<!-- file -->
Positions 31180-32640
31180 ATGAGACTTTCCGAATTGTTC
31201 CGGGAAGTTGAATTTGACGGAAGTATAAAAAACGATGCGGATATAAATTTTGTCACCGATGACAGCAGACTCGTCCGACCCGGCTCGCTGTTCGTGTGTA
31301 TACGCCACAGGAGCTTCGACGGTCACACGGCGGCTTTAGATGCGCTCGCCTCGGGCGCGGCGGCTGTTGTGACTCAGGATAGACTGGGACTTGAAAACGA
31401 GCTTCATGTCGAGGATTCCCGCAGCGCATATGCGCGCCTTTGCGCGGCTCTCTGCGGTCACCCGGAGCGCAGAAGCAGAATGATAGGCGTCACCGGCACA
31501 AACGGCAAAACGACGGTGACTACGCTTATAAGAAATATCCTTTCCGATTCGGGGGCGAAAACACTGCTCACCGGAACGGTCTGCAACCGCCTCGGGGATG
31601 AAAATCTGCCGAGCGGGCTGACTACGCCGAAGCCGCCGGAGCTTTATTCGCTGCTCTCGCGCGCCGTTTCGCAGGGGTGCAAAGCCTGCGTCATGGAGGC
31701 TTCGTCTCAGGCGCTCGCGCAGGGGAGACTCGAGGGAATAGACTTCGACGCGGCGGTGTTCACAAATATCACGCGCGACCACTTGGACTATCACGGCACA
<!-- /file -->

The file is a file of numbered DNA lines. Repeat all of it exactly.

Positions 31180-32640
31180 ATGAGACTTTCCGAATTGTTC
31201 CGGGAAGTTGAATTTGACGGAAGTATAAAAAACGATGCGGATATAAATTTTGTCACCGATGACAGCAGACTCGTCCGACCCGGCTCGCTGTTCGTGTGTA
31301 TACGCCACAGGAGCTTCGACGGTCACACGGCGGCTTTAGATGCGCTCGCCTCGGGCGCGGCGGCTGTTGTGACTCAGGATAGACTGGGACTTGAAAACGA
31401 GCTTCATGTCGAGGATTCCCGCAGCGCATATGCGCGCCTTTGCGCGGCTCTCTGCGGTCACCCGGAGCGCAGAAGCAGAATGATAGGCGTCACCGGCACA
31501 AACGGCAAAACGACGGTGACTACGCTTATAAGAAATATCCTTTCCGATTCGGGGGCGAAAACACTGCTCACCGGAACGGTCTGCAACCGCCTCGGGGATG
31601 AAAATCTGCCGAGCGGGCTGACTACGCCGAAGCCGCCGGAGCTTTATTCGCTGCTCTCGCGCGCCGTTTCGCAGGGGTGCAAAGCCTGCGTCATGGAGGC
31701 TTCGTCTCAGGCGCTCGCGCAGGGGAGACTCGAGGGAATAGACTTCGACGCGGCGGTGTTCACAAATATCACGCGCGACCACTTGGACTATCACGGCACA